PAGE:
By Philip van Doorn, MarketWatch
Investors’ interest in emerging markets stocks is back. They may want to travel a bit farther to so-called frontier markets for even better returns, said Sandra Ackermann-Schaufler, portfolio manager for international and emerging markets for SEI Investments.
Frontier markets — those that haven’t yet achieved designation as emerging markets by MSCI Inc. — may grow even faster, she said.
First, here’s how the MSCI Emerging Markets Index /zigman2/quotes/210598082/delayed XX:891800 -0.09% has performed over the past five years:
The five-year return of 53% isn’t impressive when compared with the 102% return for the S&P 500 Index /zigman2/quotes/210599714/realtime SPX +0.18% over the same period. Of course, that’s not a fair comparison, but it does illustrate how difficult the ride has been for emerging markets — until recently. The MSCI EM Index has returned 22% over the past year.
But over the long term, the faster growth rates for emerging and developing markets could lead to better investment performance than in developed economies. This chart, using data compiled by Ashmore Group, compares average historical and expected gross domestic product (GDP) growth rates:
Ackermann-Schaufler oversees the management of 10 international equity funds with combined assets of more than $19 billion. She joined SEI in 2009 to reorganize the company’s International and Emerging Markets Equity Investment Strategies Group and improve its performance. Before that, she was a portfolio manager at Merrill Lynch.
In an interview and subsequent email exchange, we focused on two funds:
• The $1.9 billion SIT Emerging Markets Equity Fund, which has Class F /zigman2/quotes/205452926/realtime SIEMX +0.14% and Class Y /zigman2/quotes/203355956/realtime SEQFX +0.07% shares, and was described by Ackermann-Schaufler as a “classic” EM fund.
• The $1.2 billion SIIT Emerging Markets Equity Fund /zigman2/quotes/206689117/realtime SMQFX +0.16% , which invests more heavily in small-cap EM companies and has exposure to frontier markets. (Editor’s note: It’s correct that one is called SIT and the other SIIT.)
MSCI reviews its market classifications annually, and it’s an important process because of the passively managed funds that aim to mirror the index and the actively managed funds that benchmark against it. Here’a link to MSCI’s current lists of countries in developed, emerging and frontier markets .
“We believe a lot of smaller EM countries have similar characteristics to frontier markets,” Ackermann-Schaufler said, pointing to significant growth potential as people in those countries adopt new technology and develop more sophisticated financial services.
She went on to say that “there is a lot of benefit to stay away from more developed countries, such as Korea and Taiwan,” because the less developed countries have much younger populations and are “more geared toward the consumer sector.”
“We decided it would benefit out clients to lean away from more developed EM markets toward frontier markets,” Ackermann-Schaufler said.
When discussing specific emerging market and frontier market stocks, Ackermann-Schaufler pointed out that information-technology companies make up 26.6% of the MSCI EM index, while financial-services companies account for 23.6%.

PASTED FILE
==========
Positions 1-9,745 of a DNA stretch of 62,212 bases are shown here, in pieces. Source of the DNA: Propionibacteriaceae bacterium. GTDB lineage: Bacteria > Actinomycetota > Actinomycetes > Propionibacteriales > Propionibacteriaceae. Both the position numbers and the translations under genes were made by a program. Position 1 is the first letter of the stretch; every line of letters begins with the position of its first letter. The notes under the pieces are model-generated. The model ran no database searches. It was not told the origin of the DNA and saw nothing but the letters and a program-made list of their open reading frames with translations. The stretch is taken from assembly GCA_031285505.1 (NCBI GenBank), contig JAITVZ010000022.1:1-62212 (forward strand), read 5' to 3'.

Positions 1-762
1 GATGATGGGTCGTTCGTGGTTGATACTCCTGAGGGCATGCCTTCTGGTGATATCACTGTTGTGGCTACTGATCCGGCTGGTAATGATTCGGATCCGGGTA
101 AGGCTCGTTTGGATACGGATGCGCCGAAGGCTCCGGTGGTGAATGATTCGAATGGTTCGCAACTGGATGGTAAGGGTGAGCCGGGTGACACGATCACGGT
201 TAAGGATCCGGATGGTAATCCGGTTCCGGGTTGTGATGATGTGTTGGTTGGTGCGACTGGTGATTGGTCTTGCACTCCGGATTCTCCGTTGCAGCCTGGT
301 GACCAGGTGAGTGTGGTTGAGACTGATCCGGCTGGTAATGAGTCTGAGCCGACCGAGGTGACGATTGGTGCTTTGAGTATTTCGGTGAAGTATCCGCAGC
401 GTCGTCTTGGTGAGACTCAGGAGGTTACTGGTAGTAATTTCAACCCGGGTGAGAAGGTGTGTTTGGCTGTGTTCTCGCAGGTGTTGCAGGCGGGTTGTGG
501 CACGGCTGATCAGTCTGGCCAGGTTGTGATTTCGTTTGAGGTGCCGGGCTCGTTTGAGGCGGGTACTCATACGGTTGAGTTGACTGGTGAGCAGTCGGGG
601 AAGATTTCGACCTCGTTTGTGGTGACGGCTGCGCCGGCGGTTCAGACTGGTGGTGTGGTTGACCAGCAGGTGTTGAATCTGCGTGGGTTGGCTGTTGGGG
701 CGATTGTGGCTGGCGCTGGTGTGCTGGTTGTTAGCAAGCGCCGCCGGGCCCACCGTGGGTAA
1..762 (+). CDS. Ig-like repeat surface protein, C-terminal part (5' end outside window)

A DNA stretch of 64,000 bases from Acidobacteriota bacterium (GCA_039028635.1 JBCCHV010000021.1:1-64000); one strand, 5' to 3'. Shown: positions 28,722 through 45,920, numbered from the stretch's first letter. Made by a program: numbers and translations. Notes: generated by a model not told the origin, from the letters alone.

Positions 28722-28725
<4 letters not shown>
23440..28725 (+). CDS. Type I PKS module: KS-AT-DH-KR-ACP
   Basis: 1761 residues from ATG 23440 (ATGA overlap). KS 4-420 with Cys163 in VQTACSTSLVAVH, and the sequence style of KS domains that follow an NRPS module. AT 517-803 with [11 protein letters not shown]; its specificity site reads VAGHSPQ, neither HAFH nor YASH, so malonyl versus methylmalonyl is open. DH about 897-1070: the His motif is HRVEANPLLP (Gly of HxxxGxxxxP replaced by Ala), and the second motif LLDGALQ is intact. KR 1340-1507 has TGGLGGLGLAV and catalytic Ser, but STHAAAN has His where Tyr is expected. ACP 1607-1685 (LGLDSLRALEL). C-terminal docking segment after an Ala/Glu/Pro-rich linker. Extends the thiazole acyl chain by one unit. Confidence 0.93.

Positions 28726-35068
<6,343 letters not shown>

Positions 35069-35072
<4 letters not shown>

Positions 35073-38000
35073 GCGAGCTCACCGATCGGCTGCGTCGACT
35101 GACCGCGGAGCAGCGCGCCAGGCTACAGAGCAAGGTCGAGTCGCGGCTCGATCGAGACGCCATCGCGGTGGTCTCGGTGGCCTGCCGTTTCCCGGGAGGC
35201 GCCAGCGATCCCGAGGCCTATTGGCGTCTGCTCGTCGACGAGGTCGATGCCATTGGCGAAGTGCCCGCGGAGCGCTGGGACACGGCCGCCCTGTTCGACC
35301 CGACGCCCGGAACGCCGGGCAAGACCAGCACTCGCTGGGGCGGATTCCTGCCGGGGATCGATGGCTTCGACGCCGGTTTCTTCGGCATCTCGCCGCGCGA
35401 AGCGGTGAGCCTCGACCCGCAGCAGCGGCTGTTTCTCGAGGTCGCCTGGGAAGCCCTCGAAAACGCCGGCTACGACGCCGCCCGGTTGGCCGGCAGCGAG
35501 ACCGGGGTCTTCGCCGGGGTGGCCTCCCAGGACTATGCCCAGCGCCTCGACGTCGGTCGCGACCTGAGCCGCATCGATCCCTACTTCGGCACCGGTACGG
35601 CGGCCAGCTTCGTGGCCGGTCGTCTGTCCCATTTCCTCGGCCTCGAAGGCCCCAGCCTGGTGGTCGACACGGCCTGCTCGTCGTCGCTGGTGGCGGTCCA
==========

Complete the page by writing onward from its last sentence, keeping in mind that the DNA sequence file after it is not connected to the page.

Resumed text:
Some investors may still believe that “emerging markets” means materials and energy, which make up 7.1% and 6.6% of the index, respectively. The banking sector in particular is “underpenetrated” in frontier and smaller emerging markets, she said.
Seven frontier-market stocks
Here are some of Ackermann-Schaufler’s favorite frontier-market stocks, in five countries:
Halyk Savings Bank of Kazakhstan /zigman2/quotes/201781414/delayed UK:HSBK -0.33% is held by the SIIT Emerging Markets Equity Fund. The bank acquired KKB, a distressed competitor, with government assistance in July, making it “the largest bank in the region,” according to Ackermann-Schaufler.
She likes the bank because of her positive view of the “turnaround” in Kazakhstan’s currency and because the bank’s leading position should enable it to attract more deposits and make more loans.
Kaz Minerals is held by both SEI funds. The company expects 78% of its revenue this year to come from copper, with zinc, gold and silver making up the rest.
Ackermann-Schaufler expects Kaz Minerals to “nearly double” its revenue in 2017, with production “ramping” at two recently commissioned copper mines in Kazakhstan. Another copper mine is in the “scoping stage,” she said.
She sees “meaningful” upside potential for the shares, which trade for about six times the consensus forward earnings estimate. “Clearly, commodity pricing and sentiment as well as any delays or production issues will be the key risks we are monitoring for this investment,” she added.
Both of the Argentine banks Ackermann-Schaufler discussed are held by both funds.
Under the administration of Mauricio Macri, who was sworn in as Argentina’s president in December 2015, investors are looking at an “attractive, credible macro story,” which should allow the country’s banks “to have ample room to grow and create value,” Ackermann-Schaufler said.
“Credit to GDP is at 15%” in Argentina, which compares with 88% in Chile, 52% in Brazil, 43% in Colombia, 40% in Peru and 22% in Mexico,” Ackermann-Schaufle said. This leads her to expect Argentina to have the fastest growth in credit over the next two to three years.
She called MSCI’s decision in June not to upgrade Argentina to an emerging-market designation from a frontier market “a bit of a blow,” but also said “it is only a matter of time when, and not if, it will happen.” The World Bank expects the country’s economy to expand by 2.7% this year, accelerating to 3.2% in 2018 and in 2019.